Document Type

Article

Publication Date

1998

Publication Title

International Journal of Eating Disorders

Volume

23

Issue

4

First Page

347

Last Page

352

DOI

http://dx.doi.org/10.1002/(SICI)1098-108X(199805)23:4<347::AID-EAT1>3.0.CO;2-I

Keywords

Adolescent, Adult, Anorexia Nervosa/epidemiology, Cohort Studies, Epidemiologic Methods, Female, Humans, Incidence, Male, Meta-analysis, Retrospective Studies, Review, Sex Factors, United States

Abstract

OBJECTIVE AND METHOD: Aggregating across retrospective cohort samples, this integrative review synthesizes the findings of 12 cumulative incidence studies (45 hypotheses) on anorexia nervosa secular trends.

RESULTS: (1) The female/male anorexia incidence rate ratio was estimated to be 8.20, 18.46 versus 2.25 cases per 100,000 per year, p < .05; (2) female teenagers experienced anorexia at a rate fivefold greater than other women, 50.82 versus 10.37 incident cases per 100,000 per year, p < .001; (3) no secular trend or change in the incidence of anorexia was observed among teenagers, while a near threefold increase was observed over the past 40 years among women in their 20s and 30s, 6.28 (1950-1964) versus 17.70 (1980-1992) cases per 100,000 per year, p < .05; and (4) the two cohort characteristics of age, and the age by year interaction accounted for nearly two thirds of the variability among anorexia incidence estimates, R2 = .614, F(2,27) = 21.49, p < .001. After the two factors of age and the Age x Year interaction were accounted for, none of the other study characteristics, including study year(s), were found to be significantly associated with anorexia incidence, that is, a main effect of time was not observed.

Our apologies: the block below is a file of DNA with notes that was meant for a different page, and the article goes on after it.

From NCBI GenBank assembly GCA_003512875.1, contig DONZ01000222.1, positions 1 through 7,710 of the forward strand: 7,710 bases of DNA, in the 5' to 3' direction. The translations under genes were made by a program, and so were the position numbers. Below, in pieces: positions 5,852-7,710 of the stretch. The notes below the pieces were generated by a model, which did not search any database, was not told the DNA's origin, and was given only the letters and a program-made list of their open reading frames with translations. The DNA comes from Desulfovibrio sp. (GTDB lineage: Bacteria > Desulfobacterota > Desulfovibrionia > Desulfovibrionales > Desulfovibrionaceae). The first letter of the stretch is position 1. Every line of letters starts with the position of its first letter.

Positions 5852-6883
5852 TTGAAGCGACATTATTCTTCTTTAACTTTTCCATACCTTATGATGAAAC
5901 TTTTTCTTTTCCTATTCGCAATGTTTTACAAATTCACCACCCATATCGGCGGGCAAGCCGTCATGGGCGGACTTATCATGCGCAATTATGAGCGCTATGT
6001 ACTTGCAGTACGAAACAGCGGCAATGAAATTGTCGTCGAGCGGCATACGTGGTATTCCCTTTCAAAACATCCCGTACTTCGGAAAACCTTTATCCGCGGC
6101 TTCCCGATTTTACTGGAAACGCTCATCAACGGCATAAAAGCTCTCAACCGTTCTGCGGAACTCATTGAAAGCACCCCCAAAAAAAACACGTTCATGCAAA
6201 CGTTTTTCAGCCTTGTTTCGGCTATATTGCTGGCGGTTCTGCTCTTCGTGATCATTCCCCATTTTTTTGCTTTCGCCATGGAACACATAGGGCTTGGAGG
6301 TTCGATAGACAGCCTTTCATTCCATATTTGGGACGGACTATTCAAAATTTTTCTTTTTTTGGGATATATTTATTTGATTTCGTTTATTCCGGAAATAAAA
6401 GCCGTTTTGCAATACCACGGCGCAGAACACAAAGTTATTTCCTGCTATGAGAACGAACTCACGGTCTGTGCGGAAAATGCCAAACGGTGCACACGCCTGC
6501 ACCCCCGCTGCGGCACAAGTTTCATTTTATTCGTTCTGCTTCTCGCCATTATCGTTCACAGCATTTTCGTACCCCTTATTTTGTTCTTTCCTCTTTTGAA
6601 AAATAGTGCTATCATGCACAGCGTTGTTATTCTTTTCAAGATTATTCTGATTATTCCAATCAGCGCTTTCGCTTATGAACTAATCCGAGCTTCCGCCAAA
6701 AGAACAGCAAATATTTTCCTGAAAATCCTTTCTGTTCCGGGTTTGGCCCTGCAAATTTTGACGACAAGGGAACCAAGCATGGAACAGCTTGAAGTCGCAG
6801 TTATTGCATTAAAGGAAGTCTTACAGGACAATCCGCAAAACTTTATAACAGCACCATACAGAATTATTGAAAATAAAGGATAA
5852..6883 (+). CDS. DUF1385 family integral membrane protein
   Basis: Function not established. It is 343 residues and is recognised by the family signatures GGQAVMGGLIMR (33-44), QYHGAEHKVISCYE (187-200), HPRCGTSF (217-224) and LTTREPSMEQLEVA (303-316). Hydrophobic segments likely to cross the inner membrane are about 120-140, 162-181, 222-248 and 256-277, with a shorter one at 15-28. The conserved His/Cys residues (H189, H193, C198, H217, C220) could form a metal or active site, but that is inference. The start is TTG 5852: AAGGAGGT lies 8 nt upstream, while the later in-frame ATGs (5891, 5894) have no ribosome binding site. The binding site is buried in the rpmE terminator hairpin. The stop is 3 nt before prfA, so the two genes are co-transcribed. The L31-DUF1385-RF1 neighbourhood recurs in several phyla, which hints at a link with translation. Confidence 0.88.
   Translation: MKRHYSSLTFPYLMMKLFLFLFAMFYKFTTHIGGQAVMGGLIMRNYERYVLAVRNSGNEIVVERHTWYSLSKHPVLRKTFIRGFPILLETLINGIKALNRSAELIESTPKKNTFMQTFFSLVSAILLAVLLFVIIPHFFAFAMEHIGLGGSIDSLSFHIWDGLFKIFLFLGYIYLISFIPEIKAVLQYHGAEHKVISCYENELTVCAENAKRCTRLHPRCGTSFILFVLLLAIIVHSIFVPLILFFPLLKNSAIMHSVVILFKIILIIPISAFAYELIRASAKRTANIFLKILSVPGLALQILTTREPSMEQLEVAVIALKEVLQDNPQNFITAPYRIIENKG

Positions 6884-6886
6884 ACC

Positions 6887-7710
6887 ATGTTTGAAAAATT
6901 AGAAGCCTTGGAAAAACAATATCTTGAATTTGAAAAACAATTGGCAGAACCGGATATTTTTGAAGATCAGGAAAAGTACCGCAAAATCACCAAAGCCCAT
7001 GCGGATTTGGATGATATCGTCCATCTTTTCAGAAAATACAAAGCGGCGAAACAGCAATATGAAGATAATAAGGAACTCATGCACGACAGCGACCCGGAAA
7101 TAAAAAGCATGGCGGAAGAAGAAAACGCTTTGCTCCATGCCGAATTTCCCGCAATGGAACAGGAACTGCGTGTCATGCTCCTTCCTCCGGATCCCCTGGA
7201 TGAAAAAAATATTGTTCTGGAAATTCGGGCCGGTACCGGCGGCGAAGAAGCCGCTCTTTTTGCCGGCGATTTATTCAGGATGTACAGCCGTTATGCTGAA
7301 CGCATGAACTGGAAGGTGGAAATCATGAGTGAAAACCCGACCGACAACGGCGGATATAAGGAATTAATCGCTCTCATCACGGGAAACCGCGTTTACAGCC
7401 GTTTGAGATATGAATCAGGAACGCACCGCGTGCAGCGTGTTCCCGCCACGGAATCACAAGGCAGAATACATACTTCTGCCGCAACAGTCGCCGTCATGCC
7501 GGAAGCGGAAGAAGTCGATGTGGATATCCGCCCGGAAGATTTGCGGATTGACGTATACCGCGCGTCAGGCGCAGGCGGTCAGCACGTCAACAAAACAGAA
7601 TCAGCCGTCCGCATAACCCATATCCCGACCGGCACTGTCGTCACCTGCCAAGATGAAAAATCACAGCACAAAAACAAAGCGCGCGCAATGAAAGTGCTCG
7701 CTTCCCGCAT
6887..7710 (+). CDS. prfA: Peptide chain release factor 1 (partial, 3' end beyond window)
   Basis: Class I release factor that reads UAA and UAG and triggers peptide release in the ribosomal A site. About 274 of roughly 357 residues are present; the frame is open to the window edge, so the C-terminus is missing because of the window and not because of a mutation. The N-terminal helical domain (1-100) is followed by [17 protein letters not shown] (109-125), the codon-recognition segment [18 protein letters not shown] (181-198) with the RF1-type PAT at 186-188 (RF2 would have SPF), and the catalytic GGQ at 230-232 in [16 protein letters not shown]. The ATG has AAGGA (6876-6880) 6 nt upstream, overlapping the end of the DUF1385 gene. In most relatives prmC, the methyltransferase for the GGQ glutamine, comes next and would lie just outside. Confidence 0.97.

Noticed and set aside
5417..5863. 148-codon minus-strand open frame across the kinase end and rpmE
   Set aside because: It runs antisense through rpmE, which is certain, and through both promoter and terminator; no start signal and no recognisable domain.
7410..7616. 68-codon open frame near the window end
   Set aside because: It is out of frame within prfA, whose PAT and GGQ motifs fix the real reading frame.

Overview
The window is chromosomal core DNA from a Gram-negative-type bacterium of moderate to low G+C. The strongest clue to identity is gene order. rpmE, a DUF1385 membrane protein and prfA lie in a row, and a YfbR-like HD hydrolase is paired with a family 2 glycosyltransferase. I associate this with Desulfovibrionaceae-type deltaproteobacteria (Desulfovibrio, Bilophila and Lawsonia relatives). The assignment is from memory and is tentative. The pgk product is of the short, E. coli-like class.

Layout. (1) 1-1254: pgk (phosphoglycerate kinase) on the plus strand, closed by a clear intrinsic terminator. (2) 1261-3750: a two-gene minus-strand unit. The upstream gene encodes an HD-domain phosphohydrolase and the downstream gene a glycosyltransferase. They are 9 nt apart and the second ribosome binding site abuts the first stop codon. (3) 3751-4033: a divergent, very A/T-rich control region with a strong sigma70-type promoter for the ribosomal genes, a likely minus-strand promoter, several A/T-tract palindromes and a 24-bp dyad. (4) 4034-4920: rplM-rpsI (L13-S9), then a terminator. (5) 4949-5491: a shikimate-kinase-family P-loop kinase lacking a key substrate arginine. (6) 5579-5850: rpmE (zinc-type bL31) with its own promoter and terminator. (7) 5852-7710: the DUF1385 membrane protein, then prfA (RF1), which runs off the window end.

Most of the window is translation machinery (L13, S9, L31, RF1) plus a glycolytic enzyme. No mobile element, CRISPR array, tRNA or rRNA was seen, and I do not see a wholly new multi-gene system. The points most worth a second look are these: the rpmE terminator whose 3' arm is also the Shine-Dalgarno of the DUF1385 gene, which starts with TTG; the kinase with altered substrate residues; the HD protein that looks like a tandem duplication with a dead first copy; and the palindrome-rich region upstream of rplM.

DISCUSSION: The integrative evidence across the population-based epidemiologic studies covering 40 years in this field suggests strongly that, overall, the incidence of anorexia nervosa, particularly among those very young women at greatest risk of experiencing it, has not increased significantly. However, the risk does seem to have increased significantly among women in their 20s and 30s.

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